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Making a subset of a git repository

date: 2015-05-14
reading time: 2 min.
category: howto
tags: git

Since I am in the process of making most of my programs available on github, I have been re-shuffling the some git repositories. Especially my collection of scripts (small programs for different purposes). Because some of those scripts are private, I don’t want to publish that repository as a whole.

The easiest way to do that would be to just copy the files into a new repository and commit them. But that would throw away the whole commit history of the files in question, which I don’t want to do.

Initially I thought that reposurgeon might do the trick. After practicing with it, I came to the conclusion that it didn’t work all that well for this purpose. To end up with only the files I wanted, I had to expunge all other files. That is a lot of work. So I was using the wrong tool for the task at hand. The fact that reposurgeon crashed a lot when doing this didn’t help.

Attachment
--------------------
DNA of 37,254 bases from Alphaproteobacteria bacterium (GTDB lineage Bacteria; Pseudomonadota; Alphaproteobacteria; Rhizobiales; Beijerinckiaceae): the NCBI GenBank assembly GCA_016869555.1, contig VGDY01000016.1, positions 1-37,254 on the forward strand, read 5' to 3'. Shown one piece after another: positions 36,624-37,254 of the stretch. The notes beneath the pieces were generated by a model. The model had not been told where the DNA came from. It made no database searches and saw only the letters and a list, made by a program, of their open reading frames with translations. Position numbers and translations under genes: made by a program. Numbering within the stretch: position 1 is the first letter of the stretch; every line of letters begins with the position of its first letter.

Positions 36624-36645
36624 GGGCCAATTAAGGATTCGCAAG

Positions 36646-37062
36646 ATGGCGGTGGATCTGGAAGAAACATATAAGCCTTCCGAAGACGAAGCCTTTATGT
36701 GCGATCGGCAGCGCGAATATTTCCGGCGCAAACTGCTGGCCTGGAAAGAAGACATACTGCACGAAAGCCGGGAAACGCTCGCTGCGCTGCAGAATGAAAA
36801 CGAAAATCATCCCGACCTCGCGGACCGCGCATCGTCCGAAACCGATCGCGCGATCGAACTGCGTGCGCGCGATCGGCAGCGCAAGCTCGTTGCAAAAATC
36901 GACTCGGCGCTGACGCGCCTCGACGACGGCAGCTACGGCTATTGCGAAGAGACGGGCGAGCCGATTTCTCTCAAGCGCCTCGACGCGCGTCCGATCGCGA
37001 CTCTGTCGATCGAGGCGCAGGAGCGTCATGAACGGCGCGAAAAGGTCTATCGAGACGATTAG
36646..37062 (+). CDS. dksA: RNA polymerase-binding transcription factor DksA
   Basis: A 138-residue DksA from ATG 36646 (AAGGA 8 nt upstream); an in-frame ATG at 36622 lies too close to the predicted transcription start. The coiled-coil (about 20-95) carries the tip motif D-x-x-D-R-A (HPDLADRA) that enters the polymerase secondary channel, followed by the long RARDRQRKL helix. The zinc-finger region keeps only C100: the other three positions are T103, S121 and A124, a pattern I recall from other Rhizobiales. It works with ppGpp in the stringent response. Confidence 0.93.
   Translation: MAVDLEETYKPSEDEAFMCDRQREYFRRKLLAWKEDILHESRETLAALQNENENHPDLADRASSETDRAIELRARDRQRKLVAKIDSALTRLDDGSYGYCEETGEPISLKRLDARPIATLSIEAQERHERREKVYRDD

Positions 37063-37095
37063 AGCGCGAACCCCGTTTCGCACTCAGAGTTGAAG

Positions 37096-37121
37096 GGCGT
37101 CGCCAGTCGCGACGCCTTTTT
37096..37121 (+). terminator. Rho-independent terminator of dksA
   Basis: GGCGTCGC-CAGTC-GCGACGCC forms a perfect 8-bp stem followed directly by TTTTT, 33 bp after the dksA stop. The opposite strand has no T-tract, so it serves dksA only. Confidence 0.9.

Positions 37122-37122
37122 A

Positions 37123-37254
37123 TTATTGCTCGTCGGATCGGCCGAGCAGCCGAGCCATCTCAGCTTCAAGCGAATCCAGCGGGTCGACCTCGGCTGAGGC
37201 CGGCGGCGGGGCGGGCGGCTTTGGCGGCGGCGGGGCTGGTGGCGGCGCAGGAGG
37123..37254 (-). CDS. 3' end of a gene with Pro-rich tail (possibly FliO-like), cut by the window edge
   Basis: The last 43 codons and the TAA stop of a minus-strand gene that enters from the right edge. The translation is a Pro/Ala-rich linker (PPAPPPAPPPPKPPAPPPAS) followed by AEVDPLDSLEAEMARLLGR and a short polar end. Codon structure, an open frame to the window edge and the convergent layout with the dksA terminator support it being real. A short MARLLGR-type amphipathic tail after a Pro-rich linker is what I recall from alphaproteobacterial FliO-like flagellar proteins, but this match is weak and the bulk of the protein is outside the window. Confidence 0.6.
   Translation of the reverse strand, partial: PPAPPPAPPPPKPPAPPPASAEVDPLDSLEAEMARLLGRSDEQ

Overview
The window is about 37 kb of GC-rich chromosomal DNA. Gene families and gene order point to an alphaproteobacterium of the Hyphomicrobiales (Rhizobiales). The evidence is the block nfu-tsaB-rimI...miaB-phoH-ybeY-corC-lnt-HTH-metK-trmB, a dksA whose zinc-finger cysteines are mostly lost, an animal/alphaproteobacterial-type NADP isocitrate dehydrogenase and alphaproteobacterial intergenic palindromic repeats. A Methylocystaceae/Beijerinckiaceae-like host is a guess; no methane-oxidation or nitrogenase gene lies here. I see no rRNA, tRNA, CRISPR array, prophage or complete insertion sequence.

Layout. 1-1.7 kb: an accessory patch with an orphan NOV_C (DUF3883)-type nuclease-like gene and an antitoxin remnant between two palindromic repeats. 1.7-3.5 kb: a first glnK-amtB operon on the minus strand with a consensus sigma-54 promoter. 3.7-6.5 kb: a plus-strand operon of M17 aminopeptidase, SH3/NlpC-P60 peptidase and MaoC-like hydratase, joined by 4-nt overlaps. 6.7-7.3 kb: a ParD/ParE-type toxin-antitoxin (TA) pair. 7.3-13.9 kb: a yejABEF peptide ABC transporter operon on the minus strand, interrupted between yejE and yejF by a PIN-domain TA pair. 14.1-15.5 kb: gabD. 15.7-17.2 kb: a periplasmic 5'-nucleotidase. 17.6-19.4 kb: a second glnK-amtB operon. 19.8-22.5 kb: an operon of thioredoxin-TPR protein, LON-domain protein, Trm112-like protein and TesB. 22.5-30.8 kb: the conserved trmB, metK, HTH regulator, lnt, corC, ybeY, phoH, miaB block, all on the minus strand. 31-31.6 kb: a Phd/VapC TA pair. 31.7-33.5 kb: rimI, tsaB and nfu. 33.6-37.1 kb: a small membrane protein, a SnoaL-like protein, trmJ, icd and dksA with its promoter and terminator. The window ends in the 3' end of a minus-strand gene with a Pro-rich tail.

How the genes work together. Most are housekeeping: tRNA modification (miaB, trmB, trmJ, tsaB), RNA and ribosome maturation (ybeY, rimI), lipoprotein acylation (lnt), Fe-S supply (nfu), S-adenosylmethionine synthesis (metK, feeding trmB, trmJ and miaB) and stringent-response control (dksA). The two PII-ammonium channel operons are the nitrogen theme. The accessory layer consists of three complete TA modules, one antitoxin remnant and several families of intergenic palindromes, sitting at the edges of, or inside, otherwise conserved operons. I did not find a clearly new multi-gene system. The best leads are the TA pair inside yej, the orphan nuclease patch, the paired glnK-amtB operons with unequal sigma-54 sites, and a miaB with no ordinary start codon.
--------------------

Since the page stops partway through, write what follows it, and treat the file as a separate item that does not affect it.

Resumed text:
Since reposurgeon uses the command streams generated by git fast-export, I decided to stick with git’s fast-export and fast-import.

As an example, the way I isolated all scripts related to git into a new repository is shown below.

The following command was used to export the histories of the files in question;

git fast-export HEAD -- *git* kw* update-* > ../

Then I created and initialized a new repository and imported the history of those files;

mkdir git-scripts
cd git-scripts/
git init
git fast-import <../
git checkout master
echo '*.pyc' >.gitignore
echo '*.pyo' >> .gitignore
echo '__pycache__/' >> .gitignore
echo 'backup-*' >> .gitignore
git add .gitignore
git commit -m "Added gitignore file."

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